Last month's victory of the center-right VVD Party over the anti-EU Party for Freedom in the Dutch elections eased some concerns over the operating environment for local insurers, but a troubled road still lies ahead, according to analysts.
Expectations of a fiscal spending boom after the election of Donald Trump as U.S. president raised hopes on the other side of the Atlantic for an increase in key interest rates that boost investment income, yet there is little sign that Dutch insurers will benefit as European monetary policy stays loose. This, according to Theodoor Gilissen Bankiers analyst Joost van Beek, is the "key factor" for the fortunes of Dutch insurers in 2017.
Limited opportunities for organic growth, slim returns and legislative changes are all putting pressure on the country's main players, with Achmea BV's, Delta Lloyd NV's and AEGON NV's full-year 2016 results all failing to meet S&P Global Ratings' expectations, according to a March 15 report. For 2016, Delta Lloyd, Achmea and NN Group NV reported combined ratios of more than 100%, which indicates an underwriting loss.
Rabobank analysts wrote in a March 22 research note that after a "mixed bag" of 2016 results, the "challenges continue" for Dutch insurers, with cost cutting sure to be a 2017 priority.
"[T]he continuation of the low interest rate environment and the heavy competition in the insurance market is expected to remain challenging for the coming periods and we expect the focus to remain on cost cutting and synergies," they wrote.
Some companies are therefore turning to economies of scale. NN Group's takeover of Delta Lloyd should generate synergies of €129 million, according to RBC Capital Markets analyst Gordon Aitken. Delta Lloyd, for its part, is predicting synergies of €200 million.
The logic behind M&A has some justification, according to S&P Global Ratings analysts, as only those insurers that can "demonstrate the benefits of diversification and superior returns" will thrive in the medium and long term.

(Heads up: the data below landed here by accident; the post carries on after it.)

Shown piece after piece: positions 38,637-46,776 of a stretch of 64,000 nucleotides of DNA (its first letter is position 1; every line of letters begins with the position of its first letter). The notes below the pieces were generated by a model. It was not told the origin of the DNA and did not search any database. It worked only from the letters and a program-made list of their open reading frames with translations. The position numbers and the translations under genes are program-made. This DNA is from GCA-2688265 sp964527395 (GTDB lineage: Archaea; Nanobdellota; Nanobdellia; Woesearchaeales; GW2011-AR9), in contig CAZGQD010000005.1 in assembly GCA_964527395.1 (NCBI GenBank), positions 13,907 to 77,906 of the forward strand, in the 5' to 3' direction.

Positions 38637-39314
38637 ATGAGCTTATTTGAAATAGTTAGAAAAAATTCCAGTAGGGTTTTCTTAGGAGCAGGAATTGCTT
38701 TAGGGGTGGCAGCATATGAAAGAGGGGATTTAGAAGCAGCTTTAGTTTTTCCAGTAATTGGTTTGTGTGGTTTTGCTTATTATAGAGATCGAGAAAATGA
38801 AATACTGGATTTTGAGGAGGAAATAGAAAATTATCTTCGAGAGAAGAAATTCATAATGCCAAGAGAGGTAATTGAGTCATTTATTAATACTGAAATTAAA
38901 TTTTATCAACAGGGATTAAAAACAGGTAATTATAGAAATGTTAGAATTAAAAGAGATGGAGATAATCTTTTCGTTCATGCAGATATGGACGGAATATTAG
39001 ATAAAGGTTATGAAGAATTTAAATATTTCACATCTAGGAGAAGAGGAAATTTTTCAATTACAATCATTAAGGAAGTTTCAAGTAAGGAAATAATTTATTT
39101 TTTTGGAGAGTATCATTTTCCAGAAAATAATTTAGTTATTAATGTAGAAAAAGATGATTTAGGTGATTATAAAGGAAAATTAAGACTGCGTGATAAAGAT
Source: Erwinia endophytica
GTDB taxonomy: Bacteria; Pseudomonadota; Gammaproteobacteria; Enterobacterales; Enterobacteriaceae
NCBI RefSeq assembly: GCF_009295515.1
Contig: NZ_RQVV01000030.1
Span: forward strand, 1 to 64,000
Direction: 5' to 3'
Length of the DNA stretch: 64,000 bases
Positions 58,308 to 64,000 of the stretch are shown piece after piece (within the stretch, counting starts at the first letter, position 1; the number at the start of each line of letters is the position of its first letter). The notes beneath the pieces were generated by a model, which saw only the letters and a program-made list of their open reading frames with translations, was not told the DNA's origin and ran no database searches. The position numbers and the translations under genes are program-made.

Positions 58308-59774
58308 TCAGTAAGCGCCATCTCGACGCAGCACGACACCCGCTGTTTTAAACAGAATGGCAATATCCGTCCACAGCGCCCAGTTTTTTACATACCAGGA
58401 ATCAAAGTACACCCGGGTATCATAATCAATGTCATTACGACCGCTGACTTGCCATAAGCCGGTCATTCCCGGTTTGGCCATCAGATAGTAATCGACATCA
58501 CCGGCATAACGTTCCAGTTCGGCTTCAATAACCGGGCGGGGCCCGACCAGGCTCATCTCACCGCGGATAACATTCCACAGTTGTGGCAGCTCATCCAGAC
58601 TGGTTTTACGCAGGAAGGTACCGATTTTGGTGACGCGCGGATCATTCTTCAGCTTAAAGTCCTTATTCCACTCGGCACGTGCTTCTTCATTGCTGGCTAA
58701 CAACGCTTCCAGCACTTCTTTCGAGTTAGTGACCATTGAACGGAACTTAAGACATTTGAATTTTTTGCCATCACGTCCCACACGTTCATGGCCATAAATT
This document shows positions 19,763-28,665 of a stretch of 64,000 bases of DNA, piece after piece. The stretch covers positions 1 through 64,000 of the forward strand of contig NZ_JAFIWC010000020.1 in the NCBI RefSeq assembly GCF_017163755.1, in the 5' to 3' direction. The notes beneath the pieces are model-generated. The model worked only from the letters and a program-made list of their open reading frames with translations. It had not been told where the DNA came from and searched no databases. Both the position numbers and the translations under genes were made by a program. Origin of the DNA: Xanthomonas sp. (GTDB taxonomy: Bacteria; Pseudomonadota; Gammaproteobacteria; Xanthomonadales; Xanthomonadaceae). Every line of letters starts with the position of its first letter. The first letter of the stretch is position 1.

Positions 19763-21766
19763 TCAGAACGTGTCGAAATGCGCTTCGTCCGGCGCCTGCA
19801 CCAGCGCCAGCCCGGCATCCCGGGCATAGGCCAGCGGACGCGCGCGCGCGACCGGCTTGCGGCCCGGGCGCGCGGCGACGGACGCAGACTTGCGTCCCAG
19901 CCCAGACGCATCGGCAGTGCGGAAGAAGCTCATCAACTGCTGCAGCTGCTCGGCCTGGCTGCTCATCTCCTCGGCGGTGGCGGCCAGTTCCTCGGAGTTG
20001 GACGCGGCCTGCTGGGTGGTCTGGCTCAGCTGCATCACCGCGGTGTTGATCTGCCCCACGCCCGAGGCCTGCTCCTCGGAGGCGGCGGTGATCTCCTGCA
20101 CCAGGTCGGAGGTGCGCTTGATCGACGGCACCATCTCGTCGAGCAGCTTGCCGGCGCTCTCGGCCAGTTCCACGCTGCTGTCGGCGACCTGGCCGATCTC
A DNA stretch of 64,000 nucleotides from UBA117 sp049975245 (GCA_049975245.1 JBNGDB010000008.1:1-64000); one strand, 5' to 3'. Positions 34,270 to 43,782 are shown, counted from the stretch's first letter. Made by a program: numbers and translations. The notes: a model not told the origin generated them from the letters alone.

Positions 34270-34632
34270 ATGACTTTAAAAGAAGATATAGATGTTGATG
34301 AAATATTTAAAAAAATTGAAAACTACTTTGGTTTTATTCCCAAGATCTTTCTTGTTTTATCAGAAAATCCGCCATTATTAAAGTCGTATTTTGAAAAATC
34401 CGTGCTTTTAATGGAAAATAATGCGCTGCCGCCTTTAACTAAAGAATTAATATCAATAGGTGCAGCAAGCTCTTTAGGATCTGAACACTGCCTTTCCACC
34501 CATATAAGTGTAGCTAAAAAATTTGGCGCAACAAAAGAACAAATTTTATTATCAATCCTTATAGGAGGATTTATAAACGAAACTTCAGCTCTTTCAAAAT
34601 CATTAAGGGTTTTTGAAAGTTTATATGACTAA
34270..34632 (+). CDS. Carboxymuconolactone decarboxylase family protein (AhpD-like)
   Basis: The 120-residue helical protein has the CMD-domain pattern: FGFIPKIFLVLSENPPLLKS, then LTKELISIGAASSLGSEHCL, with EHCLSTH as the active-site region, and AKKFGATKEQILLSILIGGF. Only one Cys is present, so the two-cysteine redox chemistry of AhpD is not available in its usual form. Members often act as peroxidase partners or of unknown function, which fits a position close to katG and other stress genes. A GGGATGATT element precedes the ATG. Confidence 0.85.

Dutch insurers have also struggled with a switch in customers' preferences from life insurance to bank savings — a trend that reflects, according to S&P Global Ratings, the impact of tax changes, improved offerings from banks and a public loss of confidence in unit-linked insurance products after misselling scandals. Further declines in premium income are expected for 2017. Only ASR Nederland NV, a mid-sized player in which the Dutch state owns a large stake, showed a high rate of growth among Dutch insurers in both 2015 and 2016, S&P Global Ratings noted.
In this context, the merged NN Group and Delta Lloyd entity is unlikely to pursue an expansionary strategy, van Beek told S&P Global Market Intelligence. He expects the company to focus on synergies and protecting its margins, adding that it could even tolerate a reduction in its market share.
The odd one out
One Dutch insurer stands out, as its exposures make it markedly different from its peers. AEGON is primarily focused on the U.S. market and is expected to benefit from a pickup in rates there, though its recent performance has raised doubts over the quality of its management.
A sharp fall in the solvency ratio reported by its Dutch business as a result of asset de-risking and new interest rate hedges led to it missing analysts' expectations for its Solvency II ratio, which came in at 159% at year-end 2016, 2 percentage points below consensus, Barclays analysts noted when the company's full-year results were released in February.
"AEGON has a habit of surprising in a negative way," van Beek told S&P Global Market Intelligence. "There is low trust towards the AEGON management because of a lot of nasty surprises over the past two or three years, and this is adding to that as well."
S&P Global Ratings and S&P Global Market Intelligence are owned by S&P Global Inc.